"I had known from the first day of my first safari that I would return to Africa.  But my initial conviction that I could be wholly content revisiting, over and over, the same gloriously remote places, and embracing whatever each presented to me was abruptly overturned by the sight of screeching scavengers feeding on what, mere hours before, had been vibrant and robust antelopes.  I was now compelled to recognize that for all of its stand-alone wonders, Africa was much more than a succession of picture-perfect tableaux, neat and discrete.  It was a vast stage upon which great, messy dramas were enacted.”
 
     
 

 
 
"When it happened, none of us caught it all.  It was instantaneous.  Those observing the antelopes saw the impalas and giraffes scatter in flight.  Those watching the cheetahs saw them leap to the chase.  No one even glimpsed the four others that had disappeared into the bush.  We knew only that the trap had been sprung.  Lionel slammed the Land Rover into gear and we were off."
 
     
 

 
 
"Our eyes made contact.  There was nothing hostile in her look, or fearful or anxious – or even curious really.  Rather it was the kind of relaxed, comfortable look I get from our family dog when he is content and curled up at our bedside at night.  I wondered what the gorilla was reading in my eyes, for there was no doubt she was reading something.  After our brief shared moment, her eyes shifted away from mine and closed.  That simplest and most understated of acts seemed to me an extraordinary display of trust – one undeservedly extended to a representative of a fellow primate species that has mutilated and murdered and driven these gentle giants to the threshold of extinction."
 
     
 

 
 
"The sound was raw and unattenuated – a paralyzing call of the wild – and with each angry bellow, I could feel the ground vibrating through the tires and frame of our minivan.  The display continued for the better part of a minute, each roar expelling a whoosh of vapor from the lion’s lungs that hung on the chill morning air before fading away."
 
     
 

 
 
"Adept at reading body language and behavioral cues, our boat guide eased up to the old tusker, closer than I would have considered prudent, then cut the engine.  The churning rumble of the outboard motor – strangely comforting in context – was abruptly and unexpectedly silenced, supplanted by the quiet lapping of water against the side of the boat.  Momentum carried us to within twenty feet of the elephant, who stood attentive, yet relaxed and composed, ears flapping rhythmically as we gazed up and into his eyes.  He was totally in his element.  We were totally out of ours."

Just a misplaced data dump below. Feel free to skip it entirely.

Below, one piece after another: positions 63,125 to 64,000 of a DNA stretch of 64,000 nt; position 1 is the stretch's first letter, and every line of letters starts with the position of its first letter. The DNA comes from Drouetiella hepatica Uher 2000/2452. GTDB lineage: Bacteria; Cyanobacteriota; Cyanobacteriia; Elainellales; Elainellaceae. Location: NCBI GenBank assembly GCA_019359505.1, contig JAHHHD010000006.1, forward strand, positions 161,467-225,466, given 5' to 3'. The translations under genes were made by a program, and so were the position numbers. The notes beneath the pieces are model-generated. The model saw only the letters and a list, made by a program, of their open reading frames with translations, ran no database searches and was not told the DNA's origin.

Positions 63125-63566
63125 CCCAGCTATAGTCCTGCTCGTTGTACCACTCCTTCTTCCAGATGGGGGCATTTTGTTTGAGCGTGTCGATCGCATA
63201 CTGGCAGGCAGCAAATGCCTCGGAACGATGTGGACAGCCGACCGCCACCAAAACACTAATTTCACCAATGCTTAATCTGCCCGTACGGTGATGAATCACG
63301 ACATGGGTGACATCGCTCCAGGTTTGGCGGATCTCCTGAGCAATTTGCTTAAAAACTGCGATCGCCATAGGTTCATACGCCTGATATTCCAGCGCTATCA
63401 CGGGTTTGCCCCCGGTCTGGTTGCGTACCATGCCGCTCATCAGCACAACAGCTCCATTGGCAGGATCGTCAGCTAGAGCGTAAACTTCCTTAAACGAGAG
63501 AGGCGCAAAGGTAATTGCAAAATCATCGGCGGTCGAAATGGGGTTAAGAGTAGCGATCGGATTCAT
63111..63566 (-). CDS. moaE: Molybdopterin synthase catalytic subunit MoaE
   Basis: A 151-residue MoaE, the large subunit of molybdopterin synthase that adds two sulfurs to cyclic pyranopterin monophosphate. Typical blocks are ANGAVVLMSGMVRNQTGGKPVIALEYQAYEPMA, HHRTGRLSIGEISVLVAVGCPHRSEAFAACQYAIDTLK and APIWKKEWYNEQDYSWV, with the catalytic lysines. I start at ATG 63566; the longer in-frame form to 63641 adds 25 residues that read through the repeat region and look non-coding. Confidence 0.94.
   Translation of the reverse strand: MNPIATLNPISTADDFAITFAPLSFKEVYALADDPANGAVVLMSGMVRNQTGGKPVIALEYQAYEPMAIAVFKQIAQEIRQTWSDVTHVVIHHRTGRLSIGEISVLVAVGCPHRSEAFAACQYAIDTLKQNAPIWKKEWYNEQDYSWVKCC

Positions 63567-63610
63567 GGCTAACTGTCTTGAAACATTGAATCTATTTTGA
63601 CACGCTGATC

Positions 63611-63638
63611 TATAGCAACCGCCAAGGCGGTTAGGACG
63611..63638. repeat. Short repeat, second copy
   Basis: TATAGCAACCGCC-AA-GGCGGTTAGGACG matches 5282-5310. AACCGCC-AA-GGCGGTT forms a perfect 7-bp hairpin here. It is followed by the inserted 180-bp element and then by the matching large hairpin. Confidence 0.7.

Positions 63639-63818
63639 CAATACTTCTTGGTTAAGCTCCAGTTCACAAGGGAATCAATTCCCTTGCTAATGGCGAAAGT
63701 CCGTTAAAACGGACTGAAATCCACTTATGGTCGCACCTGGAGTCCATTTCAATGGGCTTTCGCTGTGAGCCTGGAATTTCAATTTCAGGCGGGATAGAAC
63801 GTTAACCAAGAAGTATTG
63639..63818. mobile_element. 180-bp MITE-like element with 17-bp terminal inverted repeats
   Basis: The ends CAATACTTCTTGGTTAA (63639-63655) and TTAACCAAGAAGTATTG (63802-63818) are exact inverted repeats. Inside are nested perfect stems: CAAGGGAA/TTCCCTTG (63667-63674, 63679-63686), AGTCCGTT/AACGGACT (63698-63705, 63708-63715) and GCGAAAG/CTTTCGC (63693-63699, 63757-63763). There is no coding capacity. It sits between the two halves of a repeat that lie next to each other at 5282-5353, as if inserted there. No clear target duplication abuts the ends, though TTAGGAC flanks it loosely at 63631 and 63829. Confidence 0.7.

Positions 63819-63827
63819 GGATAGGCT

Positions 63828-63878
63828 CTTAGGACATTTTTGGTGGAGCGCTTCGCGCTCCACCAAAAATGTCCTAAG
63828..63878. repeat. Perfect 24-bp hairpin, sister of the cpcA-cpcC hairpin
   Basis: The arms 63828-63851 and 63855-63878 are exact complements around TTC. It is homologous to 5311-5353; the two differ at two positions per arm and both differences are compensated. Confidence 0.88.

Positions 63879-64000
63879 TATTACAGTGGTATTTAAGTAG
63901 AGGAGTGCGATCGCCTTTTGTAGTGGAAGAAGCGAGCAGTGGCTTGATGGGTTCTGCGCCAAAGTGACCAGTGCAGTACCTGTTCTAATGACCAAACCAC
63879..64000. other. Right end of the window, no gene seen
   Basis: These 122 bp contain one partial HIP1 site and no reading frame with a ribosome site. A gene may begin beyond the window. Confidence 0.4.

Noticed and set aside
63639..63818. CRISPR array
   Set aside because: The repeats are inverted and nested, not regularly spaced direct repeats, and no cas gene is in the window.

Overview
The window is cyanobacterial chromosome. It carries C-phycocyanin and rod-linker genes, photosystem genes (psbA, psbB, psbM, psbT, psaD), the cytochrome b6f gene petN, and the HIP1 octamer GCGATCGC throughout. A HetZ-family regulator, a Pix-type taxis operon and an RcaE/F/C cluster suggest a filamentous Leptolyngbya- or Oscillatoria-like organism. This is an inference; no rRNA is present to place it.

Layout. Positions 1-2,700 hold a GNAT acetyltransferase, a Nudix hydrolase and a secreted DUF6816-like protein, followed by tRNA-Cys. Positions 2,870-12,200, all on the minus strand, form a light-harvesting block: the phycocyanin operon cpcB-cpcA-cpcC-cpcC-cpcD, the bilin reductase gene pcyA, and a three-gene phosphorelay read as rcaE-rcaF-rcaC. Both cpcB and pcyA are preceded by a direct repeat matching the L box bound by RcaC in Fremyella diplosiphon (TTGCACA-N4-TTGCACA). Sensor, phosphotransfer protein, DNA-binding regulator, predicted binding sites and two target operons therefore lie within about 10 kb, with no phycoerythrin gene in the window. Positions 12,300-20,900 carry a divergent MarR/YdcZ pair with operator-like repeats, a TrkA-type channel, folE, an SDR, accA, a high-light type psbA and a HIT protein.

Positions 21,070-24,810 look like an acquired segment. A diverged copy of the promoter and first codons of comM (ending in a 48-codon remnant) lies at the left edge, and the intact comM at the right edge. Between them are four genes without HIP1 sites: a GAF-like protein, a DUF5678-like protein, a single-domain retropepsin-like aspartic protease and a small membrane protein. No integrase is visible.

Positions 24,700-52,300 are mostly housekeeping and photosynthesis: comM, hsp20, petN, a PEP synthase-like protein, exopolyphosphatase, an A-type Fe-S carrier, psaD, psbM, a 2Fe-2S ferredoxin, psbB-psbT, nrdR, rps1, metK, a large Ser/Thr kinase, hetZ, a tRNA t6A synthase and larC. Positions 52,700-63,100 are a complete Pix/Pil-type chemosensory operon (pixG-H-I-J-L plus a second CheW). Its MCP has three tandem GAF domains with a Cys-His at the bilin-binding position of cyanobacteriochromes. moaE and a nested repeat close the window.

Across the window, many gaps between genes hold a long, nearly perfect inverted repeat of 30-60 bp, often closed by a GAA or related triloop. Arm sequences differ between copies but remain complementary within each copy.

"I smelled them before I saw them.  It was a strong musky eau de gorilla kind of smell – the kind of smell one might expect from big hairy beasts with a reputed aversion to water.  Our guide beckoned us forward into a tight group.  Then, with a slight theatrical flourish, he parted a curtain of foliage – and there was a mountain gorilla, not twenty feet away."
 
     
 

 
 
"It took me a while to realize what was there.  Then I saw the eyes – amber eyes – and everything else snapped into focus.  Deep in the enveloping foliage was a full-grown male lion.  And he did not appreciate the intrusion.  I craned for a better view, and he met my gaze with a penetrating go-away look and a rumbling subwoofer growl of annoyance."
 
     
 

 
 
"From wildlife documentaries, I knew what to expect.  Working like a crack combat unit, the wild dogs would identify the most promising target animal and then run it to ground in a full-throttle sprint that could last up to three or four miles.  So much for expectations.  What took place before us could most fittingly be characterized as chaotic.  The startled antelopes bolted in all directions – and the dogs did pretty much the same."
 
     
 

 
 
"The young baboon advanced to within arm's reach of me, extended a tiny hand and clasped the toe of my tennis shoe.  Not wishing to encourage further interspecies bonding, I retracted my foot, ever so slowly, but the youngster started and leaped back in alarm – and before I was even aware of his proximity, the dominant male charged at me and screeched, his flashing three-inch canines looking like a sabertooth cat's from my eye-level perspective."